By Gloria Lombardi

“What some employers don’t realise is how critical social media is to employee engagement and how it fuels employee activism. Employees have multiple social platforms on which they can air their likes and dislikes of their jobs, bosses and organisations. While many employers are fearful that their employees will destroy their reputations with one easy click of a social media “share” button, the fact is that we now live in an always-connected-online world that is not going to reverse course.”

Employees Rising: Seizing the Opportunity in Employee Activism,” is the new study by public relations firm Weber Shandwick, in partnership with KRC Research. Conducted among 2,300 employees from 15 countries worldwide, the paper investigates the challenges and opportunities for today’s organisations in driving workforce’s positive activism.

“Proactivists” are employees that every leader would like to have in their team. They are highly engaged, and devoted to their work and other aspects of the company. They are social – want to change the world and use technology to do so, positive and influential. Plus, they are the organisation’s brand and reputation champions.

In studying the top drivers of activism, we learn from Weber Shandwick that leadership is the most important factor, closely followed by internal communications. “Leadership plays a critical role in driving employee support, from making the company an employer of choice to building a reputation of trustworthiness and demonstrating that it listens and responds to employees. By modelling responsiveness, leaders show employees that they value their ideas and intangibles such as reputation and culture.

“Internal communications…are also not to be overlooked.” Among the top components of the latter, the study emphasises the importance of doing a good job to keep employees informed as well as communicate frequently. In fact, the research reveals that only four in 10 employees can confidently describe to others what their employers does or what its goals are. And, fewer than 3 in 10 report that they are being communicated with, listened to and kept in the loop.

What are the most performing companies doing to deal with this problem? How can organisations leverage the power of their employee activists? Weber Shandwick’s survey found that one-third of employers (33%) encourage their staff to use social media to share news and information about the organisation. While this social encouragement may sound risky for more traditional corporations, it has an outsized impact on employer advocacy among workers. “For example, employees with socially-encouraging employers are significantly more likely to help boost sales than employees whose employers aren’t socially encouraging (72% vs. 48% respectively).”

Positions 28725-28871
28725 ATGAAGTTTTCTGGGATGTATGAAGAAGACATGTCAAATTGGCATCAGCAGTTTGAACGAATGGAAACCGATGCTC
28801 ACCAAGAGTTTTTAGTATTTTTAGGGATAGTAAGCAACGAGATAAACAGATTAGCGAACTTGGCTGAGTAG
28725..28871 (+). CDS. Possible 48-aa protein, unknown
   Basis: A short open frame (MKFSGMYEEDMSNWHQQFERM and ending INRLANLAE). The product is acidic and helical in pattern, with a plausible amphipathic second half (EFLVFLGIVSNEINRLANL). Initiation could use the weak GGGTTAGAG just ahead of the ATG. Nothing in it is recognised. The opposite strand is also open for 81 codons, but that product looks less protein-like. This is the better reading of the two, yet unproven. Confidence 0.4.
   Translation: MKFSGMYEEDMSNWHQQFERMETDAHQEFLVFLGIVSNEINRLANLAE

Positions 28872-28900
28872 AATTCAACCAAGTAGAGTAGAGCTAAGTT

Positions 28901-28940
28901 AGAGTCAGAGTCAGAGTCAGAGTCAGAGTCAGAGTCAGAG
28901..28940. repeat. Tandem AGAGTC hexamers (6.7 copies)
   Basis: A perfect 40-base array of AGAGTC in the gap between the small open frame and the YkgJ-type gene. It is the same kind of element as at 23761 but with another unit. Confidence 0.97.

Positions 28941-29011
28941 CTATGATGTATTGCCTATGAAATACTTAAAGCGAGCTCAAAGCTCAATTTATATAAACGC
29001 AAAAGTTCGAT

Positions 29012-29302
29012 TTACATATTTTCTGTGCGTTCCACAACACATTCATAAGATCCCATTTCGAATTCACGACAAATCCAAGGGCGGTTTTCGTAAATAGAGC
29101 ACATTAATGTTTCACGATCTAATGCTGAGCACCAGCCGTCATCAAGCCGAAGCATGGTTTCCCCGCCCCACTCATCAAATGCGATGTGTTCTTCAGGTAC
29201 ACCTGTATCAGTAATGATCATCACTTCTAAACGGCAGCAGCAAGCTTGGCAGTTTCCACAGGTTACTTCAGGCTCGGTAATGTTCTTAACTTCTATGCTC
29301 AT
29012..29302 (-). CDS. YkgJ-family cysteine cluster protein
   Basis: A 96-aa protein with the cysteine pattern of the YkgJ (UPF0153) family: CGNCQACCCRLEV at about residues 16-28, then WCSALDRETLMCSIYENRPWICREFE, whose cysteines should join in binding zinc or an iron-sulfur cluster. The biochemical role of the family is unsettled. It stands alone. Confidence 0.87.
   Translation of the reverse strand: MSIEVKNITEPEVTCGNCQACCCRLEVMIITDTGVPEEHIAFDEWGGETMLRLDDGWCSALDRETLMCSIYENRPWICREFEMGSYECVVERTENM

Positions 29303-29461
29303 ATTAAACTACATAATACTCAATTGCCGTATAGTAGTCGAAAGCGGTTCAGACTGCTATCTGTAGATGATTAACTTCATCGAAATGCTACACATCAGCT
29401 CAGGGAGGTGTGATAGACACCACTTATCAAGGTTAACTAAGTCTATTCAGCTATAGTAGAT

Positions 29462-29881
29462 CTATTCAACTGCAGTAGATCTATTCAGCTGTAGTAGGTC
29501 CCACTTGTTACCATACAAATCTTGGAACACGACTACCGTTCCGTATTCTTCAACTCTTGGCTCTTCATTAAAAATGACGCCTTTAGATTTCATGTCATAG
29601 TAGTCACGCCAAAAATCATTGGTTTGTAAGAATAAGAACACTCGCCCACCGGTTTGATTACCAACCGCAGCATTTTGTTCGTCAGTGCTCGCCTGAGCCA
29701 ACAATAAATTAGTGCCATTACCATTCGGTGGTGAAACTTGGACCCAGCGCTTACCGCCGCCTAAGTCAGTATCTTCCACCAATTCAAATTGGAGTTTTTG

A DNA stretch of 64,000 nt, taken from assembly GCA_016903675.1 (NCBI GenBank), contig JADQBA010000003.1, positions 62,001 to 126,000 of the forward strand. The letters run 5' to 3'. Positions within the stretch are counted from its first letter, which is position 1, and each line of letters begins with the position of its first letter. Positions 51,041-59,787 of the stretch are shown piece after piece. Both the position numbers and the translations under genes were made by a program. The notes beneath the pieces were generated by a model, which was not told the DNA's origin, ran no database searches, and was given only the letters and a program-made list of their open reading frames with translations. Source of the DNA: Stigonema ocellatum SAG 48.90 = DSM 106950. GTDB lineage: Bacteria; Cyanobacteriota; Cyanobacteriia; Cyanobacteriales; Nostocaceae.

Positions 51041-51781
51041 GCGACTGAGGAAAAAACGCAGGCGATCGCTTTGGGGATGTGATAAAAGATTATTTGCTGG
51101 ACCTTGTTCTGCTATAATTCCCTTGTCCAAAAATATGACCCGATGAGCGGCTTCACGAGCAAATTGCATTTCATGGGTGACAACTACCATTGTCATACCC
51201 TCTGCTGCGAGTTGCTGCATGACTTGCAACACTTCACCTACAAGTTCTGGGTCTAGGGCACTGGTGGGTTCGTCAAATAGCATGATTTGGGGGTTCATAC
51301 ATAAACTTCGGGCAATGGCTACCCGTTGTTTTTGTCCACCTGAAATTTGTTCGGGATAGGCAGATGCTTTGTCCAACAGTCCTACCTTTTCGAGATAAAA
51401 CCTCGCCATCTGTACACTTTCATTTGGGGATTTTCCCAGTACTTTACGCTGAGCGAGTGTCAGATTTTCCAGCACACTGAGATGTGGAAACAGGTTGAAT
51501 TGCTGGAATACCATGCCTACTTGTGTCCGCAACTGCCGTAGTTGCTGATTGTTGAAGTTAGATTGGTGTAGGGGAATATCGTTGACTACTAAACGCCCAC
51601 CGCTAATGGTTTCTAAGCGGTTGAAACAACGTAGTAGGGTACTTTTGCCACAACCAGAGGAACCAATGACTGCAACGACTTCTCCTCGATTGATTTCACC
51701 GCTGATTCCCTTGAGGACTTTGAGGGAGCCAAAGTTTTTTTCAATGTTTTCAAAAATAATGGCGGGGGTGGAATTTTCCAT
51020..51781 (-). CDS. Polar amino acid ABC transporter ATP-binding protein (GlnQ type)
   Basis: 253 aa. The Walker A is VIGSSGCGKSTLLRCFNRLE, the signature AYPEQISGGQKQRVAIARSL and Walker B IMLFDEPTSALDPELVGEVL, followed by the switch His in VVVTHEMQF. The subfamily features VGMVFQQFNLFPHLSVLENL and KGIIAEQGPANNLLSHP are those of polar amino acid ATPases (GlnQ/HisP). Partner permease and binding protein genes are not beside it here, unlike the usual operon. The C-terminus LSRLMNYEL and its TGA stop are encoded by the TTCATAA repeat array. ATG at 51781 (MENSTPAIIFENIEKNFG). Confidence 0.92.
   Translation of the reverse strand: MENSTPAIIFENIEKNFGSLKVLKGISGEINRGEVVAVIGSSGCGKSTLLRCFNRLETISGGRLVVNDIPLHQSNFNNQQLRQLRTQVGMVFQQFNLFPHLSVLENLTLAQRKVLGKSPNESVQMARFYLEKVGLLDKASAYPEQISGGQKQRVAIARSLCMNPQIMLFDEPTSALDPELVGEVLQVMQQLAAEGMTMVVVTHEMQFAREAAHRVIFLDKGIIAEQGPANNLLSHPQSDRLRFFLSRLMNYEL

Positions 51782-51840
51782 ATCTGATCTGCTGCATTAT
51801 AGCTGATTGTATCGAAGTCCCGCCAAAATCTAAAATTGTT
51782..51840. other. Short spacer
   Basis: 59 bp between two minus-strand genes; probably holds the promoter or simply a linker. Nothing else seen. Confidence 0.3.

To encourage staff to use social media to share news and information about their work and company, employers are using a variety of tactics. At a very basic level, they provide readily accessible tools (55%), messages and content to enable sharing (50%) and easy-to-understand social media guidelines (42%). They provide training for how to use social media properly (37%) and offer updates about changes in social media so that employees can stay current on the latest tools and uses (35%).

A good example comes from the re-known Zappos. The company “encourages employees to include company information and opinions on their Facebook, Twitter and personal blog in addition to their LinkedIn profile. The company even has a Twitter aggregate of all employee twitter feeds. This serve as an excellent word-of-mouth platform for marketing as well as recruitment.”

I had the pleasure to meet with Leslie Gaines-Ross, Chief Reputation Strategist and Kate Bullinger, Executive Vice President Employee Engagement & Change Management, Weber Shandwick. In this video interview, they share and comment on the key findings from their study. Based on the research, they give examples, advice and guidance on the secret of employee activism.

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This article originally appeared on simply-communicate